June 14, 2011

FCPA Training: Some Practical Aspects of Resisting a Bribe

Filed under: FCPA,Training — tfoxlaw @ 1:22 am
Tags: , ,

I recently was asked to prepare some Foreign Corrupt Practices Act (FCPA) training which used examples of requests for bribes to help prepare the company’s employees if they are solicited to pay a bribe. To do so I relied on the expanded edition of Resisting Extortion and Solicitation in International Transactions (RESIST). It is a practical tool to help companies train employees to respond appropriately to a variety of solicitations.

Iohann Le Frapper, who chaired the RESIST initiative, stated that “RESIST is the only anti-bribery training toolkit developed by companies for companies and sponsored by the four global anti-corruption initiatives working on the supply side of the issue of fighting corruption,” and it “helps businesses avoid solicitation from the onset”; it also provides practical advice on how best to confront demands for bribes when they do arise.

RESIST presents 22 scenarios which discuss solicitation of bribes in the context of project implementation and in day-to-day project operations. Each scenario presented is designed to respond to two basic questions with real world facts and responses:

  • Demand Prevention – How can the company prevent the demand from being made in the first place?
  • Demand Response – How should the company react if such a demand is made?

The paper also presents a general list of suggestions which companies can implement to assist in their overall FCPA compliance effort. Embedded within are specific procedures to put these general suggestions into practice, for example the suggestions on Demand Prevention  include (1) general company anti-corruption polices; (2) policies on facilitation payments; (3) policies for company representatives who may be exposed to solicitation of bribes; (4) techniques for dealing with specific risks; (5) due diligence of agents and intermediaries; (6) management of agents and intermediaries; (7) implementation of additional control procedures; (8) transparency in the procurement process; (9) initiation of collective action to improve overall business integrity; and (10) implementation of legal and financial precautions. The suggestions on Demand Response include: (1) the immediate response; (2) internal company reporting; (3) company investigation, including discussion with the relevant persons; (4) disclose to the appropriate external source, if appropriate; and ultimately (5) withdrawal from the situation, whether it is the project or the entire country.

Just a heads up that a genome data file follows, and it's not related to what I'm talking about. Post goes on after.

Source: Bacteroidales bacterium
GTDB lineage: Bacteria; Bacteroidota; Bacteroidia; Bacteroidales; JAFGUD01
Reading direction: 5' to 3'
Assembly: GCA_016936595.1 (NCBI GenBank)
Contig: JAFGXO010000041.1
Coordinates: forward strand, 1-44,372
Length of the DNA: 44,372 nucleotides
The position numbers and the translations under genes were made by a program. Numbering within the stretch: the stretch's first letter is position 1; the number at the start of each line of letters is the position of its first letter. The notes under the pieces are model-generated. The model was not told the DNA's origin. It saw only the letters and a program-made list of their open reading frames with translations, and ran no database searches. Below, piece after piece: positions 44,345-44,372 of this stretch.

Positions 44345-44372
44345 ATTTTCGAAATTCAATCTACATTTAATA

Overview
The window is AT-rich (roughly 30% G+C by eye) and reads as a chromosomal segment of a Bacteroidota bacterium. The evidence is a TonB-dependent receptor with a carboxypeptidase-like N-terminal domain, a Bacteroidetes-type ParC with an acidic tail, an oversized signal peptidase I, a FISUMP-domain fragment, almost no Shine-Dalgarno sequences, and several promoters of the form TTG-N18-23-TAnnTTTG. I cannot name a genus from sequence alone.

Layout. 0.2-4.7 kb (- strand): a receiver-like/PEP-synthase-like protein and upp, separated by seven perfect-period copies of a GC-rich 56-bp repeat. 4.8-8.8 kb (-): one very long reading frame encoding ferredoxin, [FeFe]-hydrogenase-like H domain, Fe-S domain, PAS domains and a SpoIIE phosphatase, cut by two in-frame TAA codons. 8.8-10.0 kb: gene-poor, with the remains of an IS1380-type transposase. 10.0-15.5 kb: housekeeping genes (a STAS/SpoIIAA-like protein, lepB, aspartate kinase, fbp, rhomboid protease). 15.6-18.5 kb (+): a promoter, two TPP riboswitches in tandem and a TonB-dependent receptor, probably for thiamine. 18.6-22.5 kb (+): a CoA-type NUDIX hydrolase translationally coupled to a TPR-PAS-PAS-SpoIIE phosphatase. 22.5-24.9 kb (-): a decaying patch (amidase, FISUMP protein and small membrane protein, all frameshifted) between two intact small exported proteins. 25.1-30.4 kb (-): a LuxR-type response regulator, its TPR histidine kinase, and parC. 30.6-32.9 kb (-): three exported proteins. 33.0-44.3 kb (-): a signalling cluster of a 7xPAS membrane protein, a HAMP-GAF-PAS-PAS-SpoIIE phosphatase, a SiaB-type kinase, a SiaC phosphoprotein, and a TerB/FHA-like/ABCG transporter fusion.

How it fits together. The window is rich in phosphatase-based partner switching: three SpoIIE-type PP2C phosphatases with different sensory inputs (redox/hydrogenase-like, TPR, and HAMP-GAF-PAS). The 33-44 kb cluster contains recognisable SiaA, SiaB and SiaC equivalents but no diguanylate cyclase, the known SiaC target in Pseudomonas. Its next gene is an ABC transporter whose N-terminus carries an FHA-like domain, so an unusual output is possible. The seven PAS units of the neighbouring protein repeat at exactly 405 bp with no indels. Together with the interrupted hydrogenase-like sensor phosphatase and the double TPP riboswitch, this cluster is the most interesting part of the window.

Using the RESIST scenarios I was able to create training which many of the participants felt gave them some hands on advice in situations they might face. It fleshed out many of what the employees felt were the more theoretical aspects of the FCPA. The RESIST tool is a useful aid and one that I recommend for the FCPA compliance specialist. It provides a list of common scenarios, which companies have faced in the past, how to handle them and proposes controls to implement to try and ameliorate the solicitation of bribes and outright extortion.

The full document may be downloaded at http://www.iccwbo.org/policy/anticorruption/index.html?id=37568.

This publication contains general information only and is based on the experiences and research of the author. The author is not, by means of this publication, rendering business, legal advice, or other professional advice or services. This publication is not a substitute for such legal advice or services, nor should it be used as a basis for any decision or action that may affect your business. Before making any decision or taking any action that may affect your business, you should consult a qualified legal advisor. The author, his affiliates, and related entities shall not be responsible for any loss sustained by any person or entity that relies on this publication. The Author gives his permission to link, post, distribute, or reference this article for any lawful purpose, provided attribution is made to the author. The author can be reached at tfox@tfoxlaw.com.

© Thomas R. Fox, 2011

June 13, 2011

Recent DPAs Provide Guidance on FCPA Compliance Best Practices

The House Judiciary Committee will hold hearings Tuesday on the Foreign Corrupt Practices Act. At this point the Witness List as set forth on the Committee’s website is as follows:

  • Hon. Michael Mukasey
    Former Attorney General
    Partner
    Debevoise & Plimpton LLP
  • Mr. Greg Andres
    Deputy Assistant Attorney General
    Criminal Division
    U.S. Department of Justice
  • Mr. George Terwilliger
    Partner
    White & Case LLP
  • Ms. Shana-Tara Regon
    Director
    White Collar Crime Policy
    National Association of Criminal Defense Lawyers

At this point no preview of the witnesses’ testimony has been released. However, other than Greg Andres, the testimony will probably not be a defense of the FCPA or even the need to expand it to meet the anti-bribery and anti-corruption enhancements found in the UK Bribery Act. Indeed it reads like a list of representatives from the US Chamber of Commerce, which has been engaged in a campaign to amend the FCPA.